http://dawnoffood.comI’ve had a few readers ask me about Cauliflower Pizza Crust.  To be honest, it took me a while to look into this because I was kind of like, meh.  Cauliflower is everywhere.  Rice, buffalo wings, and now pizza crust.  Seriously.  How much more can we torture one little plant?  We don’t do this to broccoli, do we?  What exactly was cauliflower’s crime?  Being bland?  Yup.  That’ll teach ’em, now douse it with hot sauce and say it’s the same as wings.

With paleo this and whole 30 that, people are trying to replicate dishes they like, but can’t have because of dietary restrictions.  I totally get it.  My husband has some health issues and truly needs to find alternatives to high carb, low nutrient dishes that he loves.  But cauliflower crust?  I put it up there with chocolate pudding made with avocados.  We are jumping the shark here people. Nonetheless, I decided to look into it.  I’m not a huge pizza fan to begin with, but everyone else is, so what could it hurt to give it a go?

So, I searched the internet high and low and came across a wide variety of recipes.  The general “how” of the recipe is that you pulverize the cauliflower, boil the pulverized bits and squeeze every last drop of scalding water out of the cauliflower by hand (natch!), combine the bits with cheese, egg, and spices and form into a crust and bake.  Dry cauliflower “flour” is the goal here, with egg as binder and the cheese as a bit of substance.  I suppose the spices are to try to trick you into liking it.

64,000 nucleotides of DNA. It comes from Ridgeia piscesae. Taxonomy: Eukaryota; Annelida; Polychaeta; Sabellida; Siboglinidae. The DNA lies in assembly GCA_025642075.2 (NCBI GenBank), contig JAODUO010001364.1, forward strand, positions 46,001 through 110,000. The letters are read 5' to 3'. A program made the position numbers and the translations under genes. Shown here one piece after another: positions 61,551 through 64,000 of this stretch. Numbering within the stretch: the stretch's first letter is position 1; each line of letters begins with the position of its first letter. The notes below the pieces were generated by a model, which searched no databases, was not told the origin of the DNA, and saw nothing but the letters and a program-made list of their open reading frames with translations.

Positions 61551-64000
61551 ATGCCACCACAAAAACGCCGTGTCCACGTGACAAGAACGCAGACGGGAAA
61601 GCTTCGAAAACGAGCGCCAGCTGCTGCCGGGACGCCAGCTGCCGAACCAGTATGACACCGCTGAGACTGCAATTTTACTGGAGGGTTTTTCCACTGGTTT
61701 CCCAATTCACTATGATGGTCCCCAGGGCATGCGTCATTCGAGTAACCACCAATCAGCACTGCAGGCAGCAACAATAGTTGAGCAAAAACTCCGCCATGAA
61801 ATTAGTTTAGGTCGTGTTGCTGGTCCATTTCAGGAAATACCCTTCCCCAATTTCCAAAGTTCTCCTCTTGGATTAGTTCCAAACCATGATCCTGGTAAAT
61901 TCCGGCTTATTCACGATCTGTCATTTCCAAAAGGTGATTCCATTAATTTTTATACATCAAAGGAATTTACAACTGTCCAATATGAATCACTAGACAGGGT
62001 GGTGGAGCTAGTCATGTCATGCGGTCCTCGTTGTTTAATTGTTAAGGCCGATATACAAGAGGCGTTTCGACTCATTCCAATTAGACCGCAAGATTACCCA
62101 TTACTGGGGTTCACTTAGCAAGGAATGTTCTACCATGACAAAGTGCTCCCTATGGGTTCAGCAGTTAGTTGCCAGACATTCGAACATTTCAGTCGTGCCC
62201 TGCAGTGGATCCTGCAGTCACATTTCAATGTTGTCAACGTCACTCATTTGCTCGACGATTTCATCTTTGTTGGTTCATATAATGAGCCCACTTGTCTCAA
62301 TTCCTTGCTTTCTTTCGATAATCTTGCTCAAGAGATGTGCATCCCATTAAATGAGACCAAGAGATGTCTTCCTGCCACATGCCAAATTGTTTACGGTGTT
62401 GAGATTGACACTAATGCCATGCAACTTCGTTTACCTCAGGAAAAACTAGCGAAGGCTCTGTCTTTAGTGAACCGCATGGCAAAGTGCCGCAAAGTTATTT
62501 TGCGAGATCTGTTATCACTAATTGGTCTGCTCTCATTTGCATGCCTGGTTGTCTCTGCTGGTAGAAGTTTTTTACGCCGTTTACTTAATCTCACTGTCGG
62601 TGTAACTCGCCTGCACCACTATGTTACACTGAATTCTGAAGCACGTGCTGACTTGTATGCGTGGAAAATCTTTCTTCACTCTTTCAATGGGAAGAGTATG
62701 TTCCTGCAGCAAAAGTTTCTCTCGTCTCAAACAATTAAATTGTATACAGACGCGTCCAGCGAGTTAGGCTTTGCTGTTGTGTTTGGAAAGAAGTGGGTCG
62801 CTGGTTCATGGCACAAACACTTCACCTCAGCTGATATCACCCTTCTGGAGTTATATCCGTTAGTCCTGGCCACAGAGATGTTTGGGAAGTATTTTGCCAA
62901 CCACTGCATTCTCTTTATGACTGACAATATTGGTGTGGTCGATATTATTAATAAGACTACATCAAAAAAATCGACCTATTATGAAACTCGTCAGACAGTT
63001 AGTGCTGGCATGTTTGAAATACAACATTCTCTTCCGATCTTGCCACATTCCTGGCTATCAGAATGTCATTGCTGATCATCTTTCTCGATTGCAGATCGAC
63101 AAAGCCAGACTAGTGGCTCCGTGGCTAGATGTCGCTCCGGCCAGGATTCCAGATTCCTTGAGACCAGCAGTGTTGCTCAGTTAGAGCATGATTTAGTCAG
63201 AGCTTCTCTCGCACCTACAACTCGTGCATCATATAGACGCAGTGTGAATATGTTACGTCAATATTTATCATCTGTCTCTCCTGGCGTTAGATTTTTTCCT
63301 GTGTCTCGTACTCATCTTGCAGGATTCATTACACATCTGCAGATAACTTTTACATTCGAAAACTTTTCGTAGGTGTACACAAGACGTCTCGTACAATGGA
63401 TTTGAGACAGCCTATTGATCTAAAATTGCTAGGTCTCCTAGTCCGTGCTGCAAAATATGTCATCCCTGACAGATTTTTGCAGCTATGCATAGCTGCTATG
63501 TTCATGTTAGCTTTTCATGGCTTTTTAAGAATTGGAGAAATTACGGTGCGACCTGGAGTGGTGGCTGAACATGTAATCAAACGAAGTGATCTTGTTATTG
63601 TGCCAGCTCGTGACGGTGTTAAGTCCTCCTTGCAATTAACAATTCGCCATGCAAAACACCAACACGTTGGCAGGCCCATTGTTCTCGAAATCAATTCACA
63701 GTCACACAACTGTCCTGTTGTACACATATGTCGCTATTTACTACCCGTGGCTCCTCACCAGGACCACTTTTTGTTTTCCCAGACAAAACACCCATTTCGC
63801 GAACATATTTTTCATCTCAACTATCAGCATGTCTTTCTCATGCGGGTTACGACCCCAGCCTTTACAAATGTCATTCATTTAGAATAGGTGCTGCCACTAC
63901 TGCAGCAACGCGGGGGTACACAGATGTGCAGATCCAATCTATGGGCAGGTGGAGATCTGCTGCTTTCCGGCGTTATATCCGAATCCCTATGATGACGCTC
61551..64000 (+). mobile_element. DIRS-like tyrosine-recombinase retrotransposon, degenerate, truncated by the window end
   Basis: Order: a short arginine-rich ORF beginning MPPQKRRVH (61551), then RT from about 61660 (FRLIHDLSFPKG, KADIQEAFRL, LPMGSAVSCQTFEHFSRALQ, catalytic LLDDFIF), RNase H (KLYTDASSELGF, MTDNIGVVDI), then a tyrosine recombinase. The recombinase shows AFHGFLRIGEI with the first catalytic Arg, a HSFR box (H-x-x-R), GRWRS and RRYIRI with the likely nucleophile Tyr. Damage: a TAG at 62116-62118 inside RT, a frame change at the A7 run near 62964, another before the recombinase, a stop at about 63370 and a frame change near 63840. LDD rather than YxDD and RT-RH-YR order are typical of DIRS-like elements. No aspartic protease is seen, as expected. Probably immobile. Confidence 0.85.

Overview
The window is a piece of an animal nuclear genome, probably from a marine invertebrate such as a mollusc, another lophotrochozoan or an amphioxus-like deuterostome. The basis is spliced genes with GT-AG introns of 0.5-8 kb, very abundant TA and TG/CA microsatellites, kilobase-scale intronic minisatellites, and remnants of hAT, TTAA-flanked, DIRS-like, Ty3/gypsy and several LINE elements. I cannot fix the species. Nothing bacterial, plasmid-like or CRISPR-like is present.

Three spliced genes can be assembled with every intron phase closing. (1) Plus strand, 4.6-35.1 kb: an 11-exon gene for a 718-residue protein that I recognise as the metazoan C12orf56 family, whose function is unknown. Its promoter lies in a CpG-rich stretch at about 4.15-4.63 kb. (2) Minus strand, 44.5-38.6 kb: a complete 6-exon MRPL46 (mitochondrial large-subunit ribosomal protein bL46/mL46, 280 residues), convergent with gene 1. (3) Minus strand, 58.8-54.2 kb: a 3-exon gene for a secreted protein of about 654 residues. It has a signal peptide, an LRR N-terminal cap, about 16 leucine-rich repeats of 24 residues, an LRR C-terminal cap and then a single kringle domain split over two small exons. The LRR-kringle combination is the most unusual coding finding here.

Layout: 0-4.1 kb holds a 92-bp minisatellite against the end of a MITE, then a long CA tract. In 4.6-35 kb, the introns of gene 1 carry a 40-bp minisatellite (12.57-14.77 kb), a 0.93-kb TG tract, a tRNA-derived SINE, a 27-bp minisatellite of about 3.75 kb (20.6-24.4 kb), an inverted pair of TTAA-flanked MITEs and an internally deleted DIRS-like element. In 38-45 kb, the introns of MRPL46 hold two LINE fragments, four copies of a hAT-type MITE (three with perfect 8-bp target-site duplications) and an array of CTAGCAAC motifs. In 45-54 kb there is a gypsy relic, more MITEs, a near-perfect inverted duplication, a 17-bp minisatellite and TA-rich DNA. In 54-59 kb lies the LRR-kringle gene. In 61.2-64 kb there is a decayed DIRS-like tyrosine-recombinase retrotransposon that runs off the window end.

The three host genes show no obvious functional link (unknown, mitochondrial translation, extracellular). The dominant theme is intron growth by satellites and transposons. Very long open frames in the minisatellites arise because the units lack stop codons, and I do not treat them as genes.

So I made it.  There is something so very first world about taking a lovely head of cauliflower and pulverizing it into useless mush to make a quintessentially unhealthy fast food substitute.

This kind of reminds me of wet grits.  Anyway, you boil these lovely bits for a few minutes.

OLYMPUS DIGITAL CAMERAI’m not the only one, grits, amirite?  Ignore the obviously fogged picture.  Sorry!!

So, then you take about 7 minutes to aggressively squeeze the life out of the grits cauliflower.  Damn the burned hands and hot water.  Squeeze like your life depends on it, because dinner certainly does!!

Cauliflower Pizza Crust

At the end of the squeezing, I got this sad little pile of cauliflower bits.  I added an egg, cheese and spices and was able to mold a pizza-like shape out of it.

I then baked it naked for a bit, topped it and re-baked it.  The plusses, no one in a million years believed there was no flour in the recipe.  Not my husband, nor the kids who watched me make it.   I could cut the pieces and eat them by hand, remarkable considering there’s no flour in this recipe. The inside of the crust was a bit “droppy”, but the outside was fine. I think a smaller pie might have made the whole crust more crispy, as would placing it on a pre-heated pizza stone for the baking portion of the recipe.